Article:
Kwasi Kwarteng blames Queen’s death for mini-budget mistakes
CHANCELLOR Kwasi Kwarteng blamed the ‘pressure’ of the Queen’s death on mistakes in the UK government’s ‘mini budget’.
The policy was part of a series of measures announced in the ‘mini-budget’ which would have seen £45billion in increased borrowing to fund tax cuts for the wealthy.
Other parts of the package, such as ending the cap on bankers’ bonuses, are still on the UK government’s agenda.
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Addressing the disastrous impact of his first real statement as Chancellor, Kwarteng blamed the Queen’s death.
He told GB News: “We did it very quickly. And so you have to remember the context. I mean, what was extraordinary about that month was that we had a new government and we also had the sad passing of Majesty Queen Elizabeth.
“So we had a grieving nation. And then literally four days after the funeral we had the mini budget, it was high-speed, high-pressure environments. We could have, as David Cameron said, prepared a bit the ground better.”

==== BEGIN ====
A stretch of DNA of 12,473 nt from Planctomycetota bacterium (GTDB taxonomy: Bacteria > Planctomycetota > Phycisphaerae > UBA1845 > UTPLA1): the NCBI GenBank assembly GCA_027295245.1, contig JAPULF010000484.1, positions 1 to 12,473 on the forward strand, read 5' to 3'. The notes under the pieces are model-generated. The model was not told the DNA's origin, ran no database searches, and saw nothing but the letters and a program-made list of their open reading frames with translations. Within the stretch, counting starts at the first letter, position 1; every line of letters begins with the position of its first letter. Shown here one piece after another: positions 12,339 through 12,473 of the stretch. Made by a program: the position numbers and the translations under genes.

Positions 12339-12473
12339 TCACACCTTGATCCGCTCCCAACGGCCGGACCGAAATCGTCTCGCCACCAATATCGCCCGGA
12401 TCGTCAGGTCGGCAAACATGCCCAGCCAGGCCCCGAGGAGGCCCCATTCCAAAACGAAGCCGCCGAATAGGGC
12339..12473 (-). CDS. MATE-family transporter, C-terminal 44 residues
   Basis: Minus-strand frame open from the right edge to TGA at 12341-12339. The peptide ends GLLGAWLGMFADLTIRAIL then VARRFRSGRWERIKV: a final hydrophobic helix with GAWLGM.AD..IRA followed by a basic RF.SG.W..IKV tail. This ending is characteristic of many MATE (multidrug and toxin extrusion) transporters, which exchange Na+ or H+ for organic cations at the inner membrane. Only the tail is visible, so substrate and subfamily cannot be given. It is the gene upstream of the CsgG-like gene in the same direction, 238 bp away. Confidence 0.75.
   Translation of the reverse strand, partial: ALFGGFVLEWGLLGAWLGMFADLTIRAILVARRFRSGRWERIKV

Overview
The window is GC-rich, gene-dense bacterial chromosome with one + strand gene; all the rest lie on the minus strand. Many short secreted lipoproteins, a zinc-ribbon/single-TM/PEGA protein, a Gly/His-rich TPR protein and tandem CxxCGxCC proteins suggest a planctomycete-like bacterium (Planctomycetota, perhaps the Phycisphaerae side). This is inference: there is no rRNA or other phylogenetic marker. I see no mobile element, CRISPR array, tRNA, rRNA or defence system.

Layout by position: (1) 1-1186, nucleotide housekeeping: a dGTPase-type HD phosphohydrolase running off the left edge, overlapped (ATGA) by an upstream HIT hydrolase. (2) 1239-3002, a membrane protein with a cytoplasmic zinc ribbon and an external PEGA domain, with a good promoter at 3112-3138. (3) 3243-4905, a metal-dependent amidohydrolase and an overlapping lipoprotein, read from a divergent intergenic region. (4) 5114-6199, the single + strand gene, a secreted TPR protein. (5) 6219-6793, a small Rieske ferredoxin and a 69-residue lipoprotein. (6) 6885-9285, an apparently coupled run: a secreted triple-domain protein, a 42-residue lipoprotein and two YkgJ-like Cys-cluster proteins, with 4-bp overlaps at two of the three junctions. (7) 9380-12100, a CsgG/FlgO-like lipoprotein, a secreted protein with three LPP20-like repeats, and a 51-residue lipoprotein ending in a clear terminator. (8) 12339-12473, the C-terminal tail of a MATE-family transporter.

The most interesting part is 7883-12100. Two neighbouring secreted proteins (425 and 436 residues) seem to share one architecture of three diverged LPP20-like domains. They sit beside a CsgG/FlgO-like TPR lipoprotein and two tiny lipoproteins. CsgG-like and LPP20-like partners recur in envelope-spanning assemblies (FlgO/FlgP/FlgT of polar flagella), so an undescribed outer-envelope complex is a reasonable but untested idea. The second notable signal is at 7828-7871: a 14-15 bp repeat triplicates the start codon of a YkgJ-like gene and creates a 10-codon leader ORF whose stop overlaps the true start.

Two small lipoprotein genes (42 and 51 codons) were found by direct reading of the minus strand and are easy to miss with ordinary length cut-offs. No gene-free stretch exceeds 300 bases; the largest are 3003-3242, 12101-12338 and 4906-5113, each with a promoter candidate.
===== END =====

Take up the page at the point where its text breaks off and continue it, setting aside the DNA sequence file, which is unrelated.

Queen Elizabeth died on the afternoon of September 8, just two days after Liz Truss took office as Prime Minister.
The chancellor, who is fighting to keep his post less than a month after taking it, further refuted reports that the budget would be brought forward from November 23.
“People read the ruins and the breaks, it’s going to be the 23rd,” he said.
He also stumbled on his own U-turn, saying the removal of the top 45p tax rate had only been “postponed”, before saying: “We have decided not to proceed”.
Speaking at his party’s conference on Monday and in an attempt to quell unrest over his performance, Kwarteng urged the Tories to “focus on the job at hand”.
Kwarteng told Tory members on Monday: “What a day. It’s been tough, but we have to focus on the job at hand.
“We have to move on, no more distractions, we have a plan and we have to go on and implement it.”
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He acknowledged that “the plan presented only 10 days ago caused a bit of turbulence” – comments which drew some laughter from the audience.
The Chancellor’s mini-budget sparked unrest in the city, was criticized by the International Monetary Fund and prompted a £65billion emergency intervention from the Bank of England to restore order.
Kwarteng and Prime Minister Liz Truss are facing a parliamentary bid to write off their salaries over their “gross mismanagement” of the economy after the U-turn on the removal of the top tax rate.
The Liberal Democrats plan to table a no-confidence motion in the House of Commons calling on the Prime Minister and Chancellor to forfeit half of their extra salaries paid as part of their government duties.